Researchers report that as a group, lesbian, gay, bisexual, transgender, queer, Two-Spirit, and other gender and sexual minority (LGBTQ2S+) people in Canada face significant inequities in the labour market, including with respect to average earnings, job satisfaction, and the likelihood of being employed. While this is an emerging area of research, existing literature points to the absence of safe and inclusive work environments as well as experiences of discrimination as key systemic barriers to seeking, maintaining, and advancing employment for this group. Despite these reports, significant knowledge gaps continue to limit our understanding of the socio-economic outcomes of the LGBTQ2S+ community. Qualitative research has particular value in providing insights into the experiences of LGBTQ2S+ individuals in the labour market.
This study is part of the multi-phase project, Building the evidence base about economic, health and social inequities faced by LGBTQ2S+ individuals in Canada, which aims to address identified research gaps in this area. Funded by Women and Gender Equality Canada, the research was led by the Social Research Demonstration Corporation, in partnership with Dr. Sean Waite at the University of Western Ontario, Pride at Work Canada, and the Labour Market Information Council.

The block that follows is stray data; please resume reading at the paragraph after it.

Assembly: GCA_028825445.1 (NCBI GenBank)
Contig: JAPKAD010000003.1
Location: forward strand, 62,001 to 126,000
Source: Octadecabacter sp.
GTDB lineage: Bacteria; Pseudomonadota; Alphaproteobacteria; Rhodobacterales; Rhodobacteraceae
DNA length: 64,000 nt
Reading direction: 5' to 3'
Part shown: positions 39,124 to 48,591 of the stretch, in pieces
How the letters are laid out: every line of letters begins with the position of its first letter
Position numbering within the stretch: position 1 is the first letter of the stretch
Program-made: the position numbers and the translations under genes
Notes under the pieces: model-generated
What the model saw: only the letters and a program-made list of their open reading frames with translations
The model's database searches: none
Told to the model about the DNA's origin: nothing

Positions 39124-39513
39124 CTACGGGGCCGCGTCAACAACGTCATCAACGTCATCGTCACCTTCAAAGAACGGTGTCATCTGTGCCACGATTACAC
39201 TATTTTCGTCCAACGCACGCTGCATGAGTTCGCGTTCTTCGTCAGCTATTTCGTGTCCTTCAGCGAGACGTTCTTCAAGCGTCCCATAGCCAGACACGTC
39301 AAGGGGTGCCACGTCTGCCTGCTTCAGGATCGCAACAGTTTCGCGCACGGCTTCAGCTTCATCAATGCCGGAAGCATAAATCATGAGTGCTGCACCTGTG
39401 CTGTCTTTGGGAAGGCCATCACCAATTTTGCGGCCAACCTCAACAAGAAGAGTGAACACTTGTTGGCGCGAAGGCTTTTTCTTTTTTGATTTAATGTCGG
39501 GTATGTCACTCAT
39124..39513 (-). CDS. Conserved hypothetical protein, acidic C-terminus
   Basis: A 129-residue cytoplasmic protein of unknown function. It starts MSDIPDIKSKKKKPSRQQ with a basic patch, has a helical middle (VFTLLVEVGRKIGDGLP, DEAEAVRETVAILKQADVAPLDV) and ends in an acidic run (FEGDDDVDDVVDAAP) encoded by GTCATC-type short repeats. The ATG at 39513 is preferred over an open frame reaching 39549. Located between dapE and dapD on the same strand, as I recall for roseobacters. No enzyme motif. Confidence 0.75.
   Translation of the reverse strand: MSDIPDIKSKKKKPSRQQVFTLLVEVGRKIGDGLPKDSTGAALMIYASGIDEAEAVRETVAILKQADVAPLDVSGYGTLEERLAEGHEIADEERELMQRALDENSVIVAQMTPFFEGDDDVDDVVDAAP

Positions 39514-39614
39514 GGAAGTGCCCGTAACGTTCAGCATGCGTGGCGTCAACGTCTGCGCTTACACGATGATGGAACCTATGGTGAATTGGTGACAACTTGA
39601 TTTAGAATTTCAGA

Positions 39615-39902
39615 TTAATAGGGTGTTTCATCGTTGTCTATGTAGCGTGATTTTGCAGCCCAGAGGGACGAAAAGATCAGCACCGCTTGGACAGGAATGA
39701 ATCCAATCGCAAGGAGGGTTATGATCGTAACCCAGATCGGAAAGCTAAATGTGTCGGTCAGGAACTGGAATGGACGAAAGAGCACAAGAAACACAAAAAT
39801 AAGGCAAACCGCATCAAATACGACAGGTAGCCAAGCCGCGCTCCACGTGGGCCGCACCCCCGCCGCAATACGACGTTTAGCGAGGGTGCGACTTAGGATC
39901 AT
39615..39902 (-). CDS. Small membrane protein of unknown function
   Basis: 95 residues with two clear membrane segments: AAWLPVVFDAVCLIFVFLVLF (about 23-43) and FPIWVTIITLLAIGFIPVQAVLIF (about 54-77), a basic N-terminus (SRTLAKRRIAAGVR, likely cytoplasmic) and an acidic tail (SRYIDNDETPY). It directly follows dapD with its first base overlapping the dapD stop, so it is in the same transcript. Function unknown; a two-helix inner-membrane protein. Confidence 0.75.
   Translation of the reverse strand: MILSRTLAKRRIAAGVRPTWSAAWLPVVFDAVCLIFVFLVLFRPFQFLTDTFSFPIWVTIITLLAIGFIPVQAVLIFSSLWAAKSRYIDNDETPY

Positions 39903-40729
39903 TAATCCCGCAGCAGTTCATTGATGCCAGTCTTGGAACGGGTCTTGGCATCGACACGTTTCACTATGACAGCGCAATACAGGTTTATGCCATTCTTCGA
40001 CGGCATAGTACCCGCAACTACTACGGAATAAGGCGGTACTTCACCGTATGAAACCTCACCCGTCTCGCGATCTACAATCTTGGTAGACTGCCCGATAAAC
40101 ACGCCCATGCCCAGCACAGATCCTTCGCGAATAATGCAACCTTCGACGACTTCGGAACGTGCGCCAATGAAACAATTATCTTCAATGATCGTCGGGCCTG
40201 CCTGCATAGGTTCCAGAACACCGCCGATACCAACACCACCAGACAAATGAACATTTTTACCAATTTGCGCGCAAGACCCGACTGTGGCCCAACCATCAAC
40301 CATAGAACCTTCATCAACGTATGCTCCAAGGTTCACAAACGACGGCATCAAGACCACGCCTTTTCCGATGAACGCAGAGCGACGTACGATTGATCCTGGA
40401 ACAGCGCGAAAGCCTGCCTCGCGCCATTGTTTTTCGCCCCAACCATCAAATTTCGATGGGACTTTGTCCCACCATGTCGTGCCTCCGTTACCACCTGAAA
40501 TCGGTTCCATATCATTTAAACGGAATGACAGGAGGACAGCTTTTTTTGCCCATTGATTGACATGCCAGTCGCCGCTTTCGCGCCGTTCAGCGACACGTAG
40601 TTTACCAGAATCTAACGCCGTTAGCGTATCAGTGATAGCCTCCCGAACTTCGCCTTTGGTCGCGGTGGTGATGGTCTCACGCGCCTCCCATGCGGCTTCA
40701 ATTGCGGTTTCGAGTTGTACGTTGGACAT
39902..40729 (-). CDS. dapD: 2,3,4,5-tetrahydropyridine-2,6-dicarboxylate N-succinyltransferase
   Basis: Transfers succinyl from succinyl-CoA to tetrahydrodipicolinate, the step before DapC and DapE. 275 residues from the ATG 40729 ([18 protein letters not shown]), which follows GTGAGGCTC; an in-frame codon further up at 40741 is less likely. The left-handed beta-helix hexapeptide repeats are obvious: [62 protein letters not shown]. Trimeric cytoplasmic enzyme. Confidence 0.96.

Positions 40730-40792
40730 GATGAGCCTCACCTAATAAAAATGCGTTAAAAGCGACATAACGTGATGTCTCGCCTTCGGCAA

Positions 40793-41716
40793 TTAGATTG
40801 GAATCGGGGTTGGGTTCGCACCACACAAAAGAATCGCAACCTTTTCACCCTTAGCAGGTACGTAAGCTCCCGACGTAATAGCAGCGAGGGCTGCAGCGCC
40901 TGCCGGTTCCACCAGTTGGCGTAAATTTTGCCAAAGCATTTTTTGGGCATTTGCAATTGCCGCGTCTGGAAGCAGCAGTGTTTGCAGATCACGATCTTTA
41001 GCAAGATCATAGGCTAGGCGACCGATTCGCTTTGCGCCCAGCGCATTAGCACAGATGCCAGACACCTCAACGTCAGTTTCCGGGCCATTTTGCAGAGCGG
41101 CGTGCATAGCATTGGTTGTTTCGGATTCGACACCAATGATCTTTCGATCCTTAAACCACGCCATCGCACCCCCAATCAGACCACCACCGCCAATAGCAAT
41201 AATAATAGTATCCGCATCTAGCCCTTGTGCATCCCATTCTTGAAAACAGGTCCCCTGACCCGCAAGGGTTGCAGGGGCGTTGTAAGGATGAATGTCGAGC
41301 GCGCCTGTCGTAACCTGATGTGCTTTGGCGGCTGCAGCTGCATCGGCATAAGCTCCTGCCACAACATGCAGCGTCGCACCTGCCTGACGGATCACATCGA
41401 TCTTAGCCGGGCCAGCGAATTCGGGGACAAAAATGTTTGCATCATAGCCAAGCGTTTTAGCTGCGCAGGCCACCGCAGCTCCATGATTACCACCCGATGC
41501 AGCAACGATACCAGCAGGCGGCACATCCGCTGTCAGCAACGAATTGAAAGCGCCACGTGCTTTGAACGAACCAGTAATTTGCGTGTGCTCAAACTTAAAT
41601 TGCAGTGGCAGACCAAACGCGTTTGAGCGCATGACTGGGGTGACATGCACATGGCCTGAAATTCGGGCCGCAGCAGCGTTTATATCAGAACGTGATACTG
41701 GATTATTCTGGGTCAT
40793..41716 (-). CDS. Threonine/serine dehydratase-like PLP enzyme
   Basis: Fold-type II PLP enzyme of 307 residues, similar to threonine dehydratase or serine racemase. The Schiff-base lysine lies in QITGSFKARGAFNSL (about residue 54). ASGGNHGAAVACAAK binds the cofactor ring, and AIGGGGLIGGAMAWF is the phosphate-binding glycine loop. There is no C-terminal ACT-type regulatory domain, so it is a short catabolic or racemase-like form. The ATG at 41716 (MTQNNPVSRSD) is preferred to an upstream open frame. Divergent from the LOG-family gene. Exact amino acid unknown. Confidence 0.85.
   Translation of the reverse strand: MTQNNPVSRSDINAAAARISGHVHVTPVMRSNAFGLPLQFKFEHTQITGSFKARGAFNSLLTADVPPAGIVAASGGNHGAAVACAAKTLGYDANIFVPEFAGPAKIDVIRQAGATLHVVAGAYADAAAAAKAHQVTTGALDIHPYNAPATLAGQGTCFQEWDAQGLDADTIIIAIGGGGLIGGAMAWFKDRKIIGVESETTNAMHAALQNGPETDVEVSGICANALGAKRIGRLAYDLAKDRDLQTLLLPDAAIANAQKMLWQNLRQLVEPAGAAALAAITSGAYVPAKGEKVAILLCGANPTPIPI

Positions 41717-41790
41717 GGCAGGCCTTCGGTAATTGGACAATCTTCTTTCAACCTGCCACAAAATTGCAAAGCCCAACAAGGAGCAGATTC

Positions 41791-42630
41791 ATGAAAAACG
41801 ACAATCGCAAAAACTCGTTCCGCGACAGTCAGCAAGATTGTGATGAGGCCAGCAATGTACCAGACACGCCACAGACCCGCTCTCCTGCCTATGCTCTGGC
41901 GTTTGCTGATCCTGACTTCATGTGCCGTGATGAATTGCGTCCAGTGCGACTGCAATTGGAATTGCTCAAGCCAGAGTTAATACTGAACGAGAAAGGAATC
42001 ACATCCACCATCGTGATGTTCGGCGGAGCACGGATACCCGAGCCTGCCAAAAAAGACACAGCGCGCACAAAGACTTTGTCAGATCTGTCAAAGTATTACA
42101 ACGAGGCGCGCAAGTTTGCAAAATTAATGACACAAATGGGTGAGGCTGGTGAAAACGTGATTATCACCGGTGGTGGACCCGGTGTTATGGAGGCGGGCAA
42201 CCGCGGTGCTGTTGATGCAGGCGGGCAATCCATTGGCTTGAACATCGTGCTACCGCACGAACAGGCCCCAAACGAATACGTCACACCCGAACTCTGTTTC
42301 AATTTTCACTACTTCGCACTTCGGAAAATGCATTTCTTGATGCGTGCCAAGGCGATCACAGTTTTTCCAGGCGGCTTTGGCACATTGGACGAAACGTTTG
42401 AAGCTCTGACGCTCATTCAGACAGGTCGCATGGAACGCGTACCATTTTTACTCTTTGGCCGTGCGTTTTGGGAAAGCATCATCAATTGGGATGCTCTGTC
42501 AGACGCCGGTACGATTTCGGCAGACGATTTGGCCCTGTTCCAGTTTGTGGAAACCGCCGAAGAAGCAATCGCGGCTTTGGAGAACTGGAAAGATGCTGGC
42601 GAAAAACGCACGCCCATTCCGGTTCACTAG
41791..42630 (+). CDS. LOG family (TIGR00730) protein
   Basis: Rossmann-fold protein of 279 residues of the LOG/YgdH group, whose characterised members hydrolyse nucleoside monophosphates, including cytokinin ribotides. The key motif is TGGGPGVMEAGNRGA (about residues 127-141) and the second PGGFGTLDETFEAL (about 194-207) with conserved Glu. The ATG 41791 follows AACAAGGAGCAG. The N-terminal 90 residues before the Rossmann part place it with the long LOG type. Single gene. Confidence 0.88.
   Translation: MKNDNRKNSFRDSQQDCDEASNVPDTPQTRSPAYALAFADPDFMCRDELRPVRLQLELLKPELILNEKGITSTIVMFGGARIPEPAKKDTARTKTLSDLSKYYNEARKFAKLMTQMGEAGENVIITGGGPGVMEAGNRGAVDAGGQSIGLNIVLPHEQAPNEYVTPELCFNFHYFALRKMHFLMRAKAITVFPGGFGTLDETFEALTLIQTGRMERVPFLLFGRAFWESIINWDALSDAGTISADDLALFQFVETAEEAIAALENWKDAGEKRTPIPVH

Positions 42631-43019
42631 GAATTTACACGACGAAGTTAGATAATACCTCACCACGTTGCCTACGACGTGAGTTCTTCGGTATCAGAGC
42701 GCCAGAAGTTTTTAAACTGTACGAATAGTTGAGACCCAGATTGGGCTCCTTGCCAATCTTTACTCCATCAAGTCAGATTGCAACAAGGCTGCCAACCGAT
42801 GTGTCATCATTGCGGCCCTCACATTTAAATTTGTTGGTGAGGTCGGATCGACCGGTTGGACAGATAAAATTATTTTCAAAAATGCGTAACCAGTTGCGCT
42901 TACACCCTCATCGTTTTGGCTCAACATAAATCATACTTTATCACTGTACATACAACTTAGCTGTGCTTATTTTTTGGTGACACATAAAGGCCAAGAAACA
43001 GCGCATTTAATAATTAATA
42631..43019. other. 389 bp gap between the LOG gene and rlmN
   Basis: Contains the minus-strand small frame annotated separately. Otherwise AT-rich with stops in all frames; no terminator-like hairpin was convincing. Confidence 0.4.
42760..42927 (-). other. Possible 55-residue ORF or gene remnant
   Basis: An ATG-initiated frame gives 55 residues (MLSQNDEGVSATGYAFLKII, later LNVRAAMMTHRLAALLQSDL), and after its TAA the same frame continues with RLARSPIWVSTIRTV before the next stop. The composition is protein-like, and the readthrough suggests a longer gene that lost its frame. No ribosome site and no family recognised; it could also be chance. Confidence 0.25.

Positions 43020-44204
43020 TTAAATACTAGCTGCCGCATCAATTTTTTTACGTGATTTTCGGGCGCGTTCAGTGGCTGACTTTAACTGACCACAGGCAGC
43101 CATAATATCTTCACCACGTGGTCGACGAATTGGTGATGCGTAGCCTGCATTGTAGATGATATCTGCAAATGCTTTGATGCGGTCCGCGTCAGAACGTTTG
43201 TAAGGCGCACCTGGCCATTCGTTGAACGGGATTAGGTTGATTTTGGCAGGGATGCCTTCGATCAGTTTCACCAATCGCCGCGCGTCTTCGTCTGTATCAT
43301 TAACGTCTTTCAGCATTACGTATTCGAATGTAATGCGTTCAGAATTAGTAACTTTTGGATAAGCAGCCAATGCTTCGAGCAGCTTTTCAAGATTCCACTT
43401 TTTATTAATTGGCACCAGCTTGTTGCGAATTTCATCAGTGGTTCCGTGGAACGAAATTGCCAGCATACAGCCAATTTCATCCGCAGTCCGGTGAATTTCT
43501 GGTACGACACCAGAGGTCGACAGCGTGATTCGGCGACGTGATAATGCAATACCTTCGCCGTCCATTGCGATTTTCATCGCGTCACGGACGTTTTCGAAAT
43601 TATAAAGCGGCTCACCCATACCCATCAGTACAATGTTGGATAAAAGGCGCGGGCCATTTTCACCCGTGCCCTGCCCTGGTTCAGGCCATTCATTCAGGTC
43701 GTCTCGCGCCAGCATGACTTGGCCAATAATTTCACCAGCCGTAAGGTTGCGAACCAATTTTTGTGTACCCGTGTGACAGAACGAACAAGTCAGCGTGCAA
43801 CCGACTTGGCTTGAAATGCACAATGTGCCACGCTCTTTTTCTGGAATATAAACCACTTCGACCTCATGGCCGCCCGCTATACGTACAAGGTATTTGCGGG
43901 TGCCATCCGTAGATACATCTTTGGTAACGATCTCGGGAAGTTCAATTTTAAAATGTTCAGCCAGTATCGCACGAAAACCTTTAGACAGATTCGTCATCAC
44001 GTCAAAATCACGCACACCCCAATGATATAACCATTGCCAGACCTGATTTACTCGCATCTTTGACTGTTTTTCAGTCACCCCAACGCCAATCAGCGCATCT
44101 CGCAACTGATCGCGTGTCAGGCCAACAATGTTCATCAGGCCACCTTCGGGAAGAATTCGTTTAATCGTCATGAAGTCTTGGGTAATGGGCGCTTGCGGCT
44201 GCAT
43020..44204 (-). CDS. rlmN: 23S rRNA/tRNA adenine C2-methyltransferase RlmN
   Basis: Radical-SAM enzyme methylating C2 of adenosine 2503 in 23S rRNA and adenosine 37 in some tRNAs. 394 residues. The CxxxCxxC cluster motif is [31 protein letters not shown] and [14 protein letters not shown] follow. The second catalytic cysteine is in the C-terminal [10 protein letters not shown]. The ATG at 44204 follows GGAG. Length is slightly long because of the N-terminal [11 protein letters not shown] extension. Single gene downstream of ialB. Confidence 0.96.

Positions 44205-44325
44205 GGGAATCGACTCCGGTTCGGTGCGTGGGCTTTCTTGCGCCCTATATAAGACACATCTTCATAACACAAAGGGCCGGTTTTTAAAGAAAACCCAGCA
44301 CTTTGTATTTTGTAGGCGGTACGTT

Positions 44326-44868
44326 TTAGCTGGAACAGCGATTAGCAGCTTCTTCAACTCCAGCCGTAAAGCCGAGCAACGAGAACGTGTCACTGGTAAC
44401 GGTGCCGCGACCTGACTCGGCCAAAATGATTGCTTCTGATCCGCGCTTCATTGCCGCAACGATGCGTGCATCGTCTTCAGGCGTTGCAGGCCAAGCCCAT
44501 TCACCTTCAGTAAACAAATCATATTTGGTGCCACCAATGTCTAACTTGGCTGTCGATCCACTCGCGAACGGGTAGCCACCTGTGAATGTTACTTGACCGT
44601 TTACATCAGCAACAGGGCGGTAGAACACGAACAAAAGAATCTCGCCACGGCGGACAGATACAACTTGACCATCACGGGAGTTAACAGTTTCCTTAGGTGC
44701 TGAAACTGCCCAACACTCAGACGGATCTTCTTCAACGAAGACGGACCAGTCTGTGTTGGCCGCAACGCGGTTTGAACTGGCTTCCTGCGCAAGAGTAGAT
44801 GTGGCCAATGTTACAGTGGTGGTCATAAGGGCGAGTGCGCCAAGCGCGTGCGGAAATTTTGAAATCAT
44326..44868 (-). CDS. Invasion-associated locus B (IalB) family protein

This report shares findings from Phase 3 of the project, an in-depth qualitative research study of the labour market experiences of LGBTQ2S+ individuals across Canada. The findings presented here focus on the stories shared by the research participants themselves, including their personal employment journeys, the connections they made between those experiences, and their perceptions of underlying causes and implications.
Read the SRDC’s full research on the employment experiences of LGBTQ2S+ individuals as featured in Xtra Magazine.